The association between colorectal cancer (CRC) and alterations in intestinal microbiota has been demonstrated by several studies, and there is increasing evidence that bacteria are an important component of the tumour microenvironment. Bacteria may contribute to the development of CRC metastasis by signalling through metabolites, promoting epithelial-mesenchymal transition, creating an immunosuppressive microenvironment and through the impairment of the gut-vascular barrier. Host immunity and intestinal microbiome symbiosis play a key role in determining innate and adaptive immune responses at the local and systemic level. How this gut-systemic axis might contribute to the development of CRC metastasis is however unclear. Several clinical trials are investigating the impact of microbiome-targeted interventions on the systemic inflammatory response, treatment-related complications, and side effects. This review examines pre-clinical and clinical studies which have examined the role of microbes in relation to CRC metastasis, the mechanisms which may contribute to tumour dissemination, and directions for future work.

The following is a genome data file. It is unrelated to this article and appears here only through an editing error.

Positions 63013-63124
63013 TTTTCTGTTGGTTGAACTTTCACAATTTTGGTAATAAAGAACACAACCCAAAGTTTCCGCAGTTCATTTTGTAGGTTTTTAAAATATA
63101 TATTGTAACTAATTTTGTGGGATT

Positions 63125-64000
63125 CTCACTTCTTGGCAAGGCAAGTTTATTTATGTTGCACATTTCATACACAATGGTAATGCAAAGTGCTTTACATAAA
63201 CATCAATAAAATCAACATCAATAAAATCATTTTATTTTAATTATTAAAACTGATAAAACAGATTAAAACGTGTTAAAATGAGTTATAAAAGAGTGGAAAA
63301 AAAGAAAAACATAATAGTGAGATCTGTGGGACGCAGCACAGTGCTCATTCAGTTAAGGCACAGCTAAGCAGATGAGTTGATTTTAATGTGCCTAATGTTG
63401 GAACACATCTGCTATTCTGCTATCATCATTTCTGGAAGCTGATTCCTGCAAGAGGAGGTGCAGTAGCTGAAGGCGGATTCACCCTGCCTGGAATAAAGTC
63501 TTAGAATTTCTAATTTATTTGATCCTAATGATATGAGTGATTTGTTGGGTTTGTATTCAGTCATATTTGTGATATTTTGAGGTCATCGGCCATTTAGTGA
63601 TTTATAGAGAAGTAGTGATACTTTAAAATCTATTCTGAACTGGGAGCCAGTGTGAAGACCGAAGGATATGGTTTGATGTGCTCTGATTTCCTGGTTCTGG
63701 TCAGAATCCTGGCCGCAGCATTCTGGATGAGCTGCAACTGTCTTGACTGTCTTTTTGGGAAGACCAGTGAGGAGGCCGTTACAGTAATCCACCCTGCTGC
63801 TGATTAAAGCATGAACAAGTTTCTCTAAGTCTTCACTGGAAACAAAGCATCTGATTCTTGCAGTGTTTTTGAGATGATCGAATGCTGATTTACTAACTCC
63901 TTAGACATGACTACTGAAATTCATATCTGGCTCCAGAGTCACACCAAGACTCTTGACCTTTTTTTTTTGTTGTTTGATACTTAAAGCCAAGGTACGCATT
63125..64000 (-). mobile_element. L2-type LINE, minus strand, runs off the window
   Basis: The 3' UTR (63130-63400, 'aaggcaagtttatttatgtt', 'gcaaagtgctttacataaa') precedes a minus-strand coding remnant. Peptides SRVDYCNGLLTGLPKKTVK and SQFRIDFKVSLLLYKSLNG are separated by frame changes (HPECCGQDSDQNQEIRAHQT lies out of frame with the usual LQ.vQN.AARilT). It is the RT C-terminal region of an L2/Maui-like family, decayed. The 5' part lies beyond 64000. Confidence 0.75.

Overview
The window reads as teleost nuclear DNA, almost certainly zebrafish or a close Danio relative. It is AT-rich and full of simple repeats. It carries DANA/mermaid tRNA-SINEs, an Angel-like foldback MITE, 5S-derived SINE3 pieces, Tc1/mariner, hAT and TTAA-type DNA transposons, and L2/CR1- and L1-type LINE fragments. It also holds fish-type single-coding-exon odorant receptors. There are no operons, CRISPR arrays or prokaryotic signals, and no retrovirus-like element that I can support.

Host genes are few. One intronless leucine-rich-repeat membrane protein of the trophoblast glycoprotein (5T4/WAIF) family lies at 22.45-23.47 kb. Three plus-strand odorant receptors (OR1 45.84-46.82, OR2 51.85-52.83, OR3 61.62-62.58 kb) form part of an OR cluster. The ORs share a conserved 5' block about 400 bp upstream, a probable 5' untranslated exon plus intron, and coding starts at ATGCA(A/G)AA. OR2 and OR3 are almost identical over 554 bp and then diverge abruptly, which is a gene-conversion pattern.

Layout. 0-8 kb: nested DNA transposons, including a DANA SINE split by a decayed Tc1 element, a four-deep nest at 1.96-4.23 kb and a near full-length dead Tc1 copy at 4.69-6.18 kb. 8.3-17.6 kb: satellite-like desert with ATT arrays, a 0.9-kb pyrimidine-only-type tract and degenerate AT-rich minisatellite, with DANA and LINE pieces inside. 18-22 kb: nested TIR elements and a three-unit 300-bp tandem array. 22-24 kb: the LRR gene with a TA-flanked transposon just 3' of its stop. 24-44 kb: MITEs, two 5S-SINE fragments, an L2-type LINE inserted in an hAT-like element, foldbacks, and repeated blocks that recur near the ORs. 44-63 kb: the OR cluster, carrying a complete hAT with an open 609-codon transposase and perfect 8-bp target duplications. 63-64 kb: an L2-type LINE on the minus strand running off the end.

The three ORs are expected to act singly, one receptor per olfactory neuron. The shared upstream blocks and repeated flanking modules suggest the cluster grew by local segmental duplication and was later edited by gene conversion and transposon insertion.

Research Beacons, Institutes and Platforms
- Manchester Cancer Research Centre